The art of listening

Pay attention to me!
You aren’t listening!
What did I say?
…You don’t care.
Anyone who has ever had a conversation is sure to have run into these accusations at least once- probably more times than we can count or want to admit. Listening is something we are all suppose to do and it is what we demand from all our relationships. We become angry when our spouses ignore us, when our children don’t answer, when friends talk over us, and those in the service industry (doctors, tech help, restaurant helpers…) ‘help’ us with something that wasn’t even the issue.
We demand it, but do we do it?
No.
Why is listening so hard?
Have you heard the saying that “God gave us two ears and one mouth for a reason”? This is a great reminder to talk less and listen more. We find answers about the person in front of us if we just take the time to ‘hear’ them.

“The most basic of all human needs is the need to understand and be understood. The best way to understand people is to listen to them.”— Ralph Nichols

We want to be understood for who we really are, not what people think we are. We want to speak candidly with people, to get below the surface so that we are finally allowed to shed the mask we’ve been forced to place on our thoughts.
The faster our technology to get our ideas out there is, the less we speak deeply of our thoughts. With things like Facebook and Twitter and yes, even the “blog,” we are unto the next thought before we even have finished sending it out to the world.
So when we are confronted with a person who really wants to answer truthfully the question “How are you?” we don’t know what to do. We want to hear the answer ‘fine’ even if they just lost their spouse or are crying out for help because we don’t want to take the time to deal with the ramifications of the answer.
We have lost the art of listening.
We want to know everything in the span of a commercial or a 160 characters. If it can’t be compressed into those, we don’t want to spend the time on it.
Many of my friends have learned that if I ask how you are, I’m going to make sure I actually hear how you are. Many of them try to pass off the “fine” answer to me to which I look them in the eye and repeat- how are you? It gives them the answer to an unspoken question- do I really care about them? Yes.

“Listening looks easy, but it’s not simple. Every head is a world.”— Cuban Proverb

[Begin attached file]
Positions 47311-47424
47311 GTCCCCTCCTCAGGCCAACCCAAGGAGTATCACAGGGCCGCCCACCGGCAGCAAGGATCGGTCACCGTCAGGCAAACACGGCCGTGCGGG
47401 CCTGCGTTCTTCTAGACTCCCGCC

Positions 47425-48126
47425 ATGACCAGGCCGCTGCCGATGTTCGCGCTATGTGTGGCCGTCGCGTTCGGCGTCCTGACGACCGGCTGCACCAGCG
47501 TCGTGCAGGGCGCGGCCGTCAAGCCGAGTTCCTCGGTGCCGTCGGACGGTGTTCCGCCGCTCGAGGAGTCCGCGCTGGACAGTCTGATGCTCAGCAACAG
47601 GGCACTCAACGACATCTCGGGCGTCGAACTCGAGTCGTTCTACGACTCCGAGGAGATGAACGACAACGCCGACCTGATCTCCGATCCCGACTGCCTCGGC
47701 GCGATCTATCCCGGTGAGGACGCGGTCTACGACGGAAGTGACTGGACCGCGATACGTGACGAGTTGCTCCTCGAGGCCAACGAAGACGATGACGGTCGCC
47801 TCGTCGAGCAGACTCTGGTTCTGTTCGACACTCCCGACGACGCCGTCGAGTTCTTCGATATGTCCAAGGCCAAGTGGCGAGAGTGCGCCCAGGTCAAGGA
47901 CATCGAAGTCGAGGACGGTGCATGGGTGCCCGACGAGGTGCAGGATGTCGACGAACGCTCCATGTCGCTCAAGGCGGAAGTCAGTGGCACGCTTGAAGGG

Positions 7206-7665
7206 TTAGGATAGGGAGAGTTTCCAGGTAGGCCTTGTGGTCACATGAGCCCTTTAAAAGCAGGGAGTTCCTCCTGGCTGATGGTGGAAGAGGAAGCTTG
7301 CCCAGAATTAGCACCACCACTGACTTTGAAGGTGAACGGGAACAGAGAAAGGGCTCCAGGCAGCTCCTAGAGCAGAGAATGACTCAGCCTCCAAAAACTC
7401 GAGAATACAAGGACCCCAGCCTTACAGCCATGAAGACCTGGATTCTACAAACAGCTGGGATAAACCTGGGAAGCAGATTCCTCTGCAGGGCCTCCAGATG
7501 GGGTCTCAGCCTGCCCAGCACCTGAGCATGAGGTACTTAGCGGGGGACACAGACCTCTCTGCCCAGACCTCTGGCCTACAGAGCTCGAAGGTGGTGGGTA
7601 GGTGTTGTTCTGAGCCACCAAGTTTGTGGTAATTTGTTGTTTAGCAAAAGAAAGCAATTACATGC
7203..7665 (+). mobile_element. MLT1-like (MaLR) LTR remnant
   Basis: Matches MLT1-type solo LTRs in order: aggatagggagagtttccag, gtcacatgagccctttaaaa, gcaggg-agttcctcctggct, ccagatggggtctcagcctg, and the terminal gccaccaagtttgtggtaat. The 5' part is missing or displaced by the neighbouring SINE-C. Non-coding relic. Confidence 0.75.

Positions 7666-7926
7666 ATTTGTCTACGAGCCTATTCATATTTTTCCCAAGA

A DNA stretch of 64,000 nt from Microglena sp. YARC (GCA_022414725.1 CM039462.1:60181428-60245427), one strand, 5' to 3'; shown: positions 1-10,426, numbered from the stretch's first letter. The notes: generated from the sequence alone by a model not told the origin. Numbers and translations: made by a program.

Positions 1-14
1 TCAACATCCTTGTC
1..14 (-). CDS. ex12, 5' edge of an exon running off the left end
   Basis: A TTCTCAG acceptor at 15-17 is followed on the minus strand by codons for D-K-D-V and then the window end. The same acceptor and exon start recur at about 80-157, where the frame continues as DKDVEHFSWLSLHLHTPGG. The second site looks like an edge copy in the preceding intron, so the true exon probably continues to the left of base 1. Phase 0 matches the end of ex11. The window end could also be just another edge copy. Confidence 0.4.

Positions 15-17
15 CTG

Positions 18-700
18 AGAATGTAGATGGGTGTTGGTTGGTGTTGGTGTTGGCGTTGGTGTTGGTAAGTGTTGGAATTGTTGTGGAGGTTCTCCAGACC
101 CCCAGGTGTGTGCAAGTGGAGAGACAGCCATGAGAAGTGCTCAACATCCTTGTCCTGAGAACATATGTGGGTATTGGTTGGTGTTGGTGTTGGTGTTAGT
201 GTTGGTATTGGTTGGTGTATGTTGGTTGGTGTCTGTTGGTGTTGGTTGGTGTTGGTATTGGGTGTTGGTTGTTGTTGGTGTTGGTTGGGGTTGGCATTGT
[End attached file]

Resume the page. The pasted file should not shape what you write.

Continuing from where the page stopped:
Listening is work. We want to speak of our own thoughts in the midst of the other person having the floor. We want to do a rebuttal before they finish their thought. We want to disagree simply so we can talk. Talking is easy- listening is hard.
I also think gossip is proof that we want the answer without having to listen for the truth. It is easier to speak freely of something than it is to go to the source and listen to the truth. And then realize that whatever you are gossiping about isn’t funny, it is hurtful. It has consequences.

“The best time to hold your tongue is the time you feel you must say something or bust.”— Josh Billings

Proverbs 18:13 If one gives an answer before he hears, it is his folly and shame.

When we jump to conclusions we create rifts in relationships. We assure the person who is talking that they don’t matter. That only my thoughts matter. That only I am right. We prove their fears.
Christians are as equally ignorant of the art of listening as is any other person who walks this earth. We are not better at it- though we should be. Christ listened even as he talked. Christ listened to the hearts of his followers and spoke to their problems. He didn’t disregard the Pharisees, but spoke to them with a strong love. He listened to their arguments and spoke to them in their beliefs.
We cannot disregard another’s beliefs when we wish to tell them about Christ’s sacrifice. We cannot talk over another’s heart in an attempt to sway them. We must meet them where they are and listen to their thoughts before lovingly disagreeing with them or clarifying thoughts with them.
Active listening is about loving the other person more than yourself.
It’s about suspending your own mouth to give someone else your full attention.
We must go at the process of listening with clear intention and stop being flaky about it.
Put down your phone, turn off the tv, take your ear-buds out and be present in the conversation.
I’m asking you- Do you care about me?

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